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Is It A Win Or A Spin: Air Quality District To Require Frac Notifications
by Tomas DiFiore
Thursday Apr 18th, 2013 1:04 PM
But First! the new coalition for Trickle Down Trades in Democracy, in concert with the Mitigation Action Committee (MAC) for the trade group All States Service To Oil and Gas (ASSTOG) Political Action Committee (PAC) has claimed a victory over regulatory action by simply adjusting Administrative Requirements to gathering information, over a 2 year time period, with submittal of a finalized Report and Recommendations.
Is It A Win Or A Spin
Southern California Air Quality District To Require Frac Notification and Chemical Disclosures

Postponement By Default
But First! the new coalition for Trickle Down Trades in Democracy, in concert with the Mitigation Action Committee (MAC) for the trade group All States Service To Oil and Gas (ASSTOG) Political Action Committee (PAC) has claimed a victory over regulatory action by simply adjusting Administrative Requirements to gathering information, over a 2 year time period, with submittal of a finalized Report and Recommendations.

On April 5th, 2013, the South Coast Air Quality Management District (SCAQMD) adopted a rule requiring pre-notification of drilling and then later, reporting of air emissions and chemicals that were used in hydraulic fracturing operations! SCAQMD regulates air quality in Orange County and major portions of Los Angeles, San Bernardino and Riverside counties.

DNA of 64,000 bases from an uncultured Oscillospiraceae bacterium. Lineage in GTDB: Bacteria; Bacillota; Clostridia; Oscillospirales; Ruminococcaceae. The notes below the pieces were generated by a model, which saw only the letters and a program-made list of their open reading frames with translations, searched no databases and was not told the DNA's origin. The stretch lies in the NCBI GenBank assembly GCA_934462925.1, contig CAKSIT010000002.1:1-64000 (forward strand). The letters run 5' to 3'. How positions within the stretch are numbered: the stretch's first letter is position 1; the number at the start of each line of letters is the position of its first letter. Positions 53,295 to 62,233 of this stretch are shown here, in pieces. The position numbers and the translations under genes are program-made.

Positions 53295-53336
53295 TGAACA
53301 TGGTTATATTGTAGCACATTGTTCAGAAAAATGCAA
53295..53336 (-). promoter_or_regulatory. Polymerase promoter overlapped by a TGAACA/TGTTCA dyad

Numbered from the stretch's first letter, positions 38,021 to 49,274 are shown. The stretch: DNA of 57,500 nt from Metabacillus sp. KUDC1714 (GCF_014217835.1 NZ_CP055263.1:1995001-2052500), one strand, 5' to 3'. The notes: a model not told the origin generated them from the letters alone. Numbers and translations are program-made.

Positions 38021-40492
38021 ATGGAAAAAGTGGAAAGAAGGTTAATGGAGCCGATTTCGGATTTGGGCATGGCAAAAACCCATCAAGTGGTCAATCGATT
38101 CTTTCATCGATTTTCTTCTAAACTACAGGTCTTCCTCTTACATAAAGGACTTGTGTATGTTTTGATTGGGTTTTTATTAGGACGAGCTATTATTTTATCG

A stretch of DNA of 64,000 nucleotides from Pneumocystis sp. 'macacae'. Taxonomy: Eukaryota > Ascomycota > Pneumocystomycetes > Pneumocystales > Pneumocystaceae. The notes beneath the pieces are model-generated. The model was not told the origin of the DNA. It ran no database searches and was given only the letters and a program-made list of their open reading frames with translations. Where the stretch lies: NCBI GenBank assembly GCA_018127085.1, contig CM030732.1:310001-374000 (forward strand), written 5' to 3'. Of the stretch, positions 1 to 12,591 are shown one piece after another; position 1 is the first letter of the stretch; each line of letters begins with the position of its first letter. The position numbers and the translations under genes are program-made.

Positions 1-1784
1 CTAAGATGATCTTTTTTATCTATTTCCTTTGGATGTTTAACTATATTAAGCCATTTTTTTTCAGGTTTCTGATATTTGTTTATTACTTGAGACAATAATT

In addition to fracking, the rule applies to other production stimulation activities such as gravel packing and acidizing. The rule will go into effect in early June, 60 days after its adoption on April 5, 2013.

The Proposed Rule:
Notification and Reporting Requirements for Oil and Gas Wells and Chemical Suppliers (South Coast Air Quality Management District)
is to be implemented in two phases, over a period of 2 years... the first of which is the notification and reporting requirements. At least 24 hours before commencing drilling, well completion or rework activities, the rule requires operators to submit written notification to SCAQMD that specifies the location of the well, the type of activity that will be performed, and the distance, up to 1,500 feet, from the well to the nearest "sensitive receptor". Sensitive receptors include residences, educational facilities, daycare centers and health care facilities. SCAQMD will then post this information on its website within 24 hours of its receipt.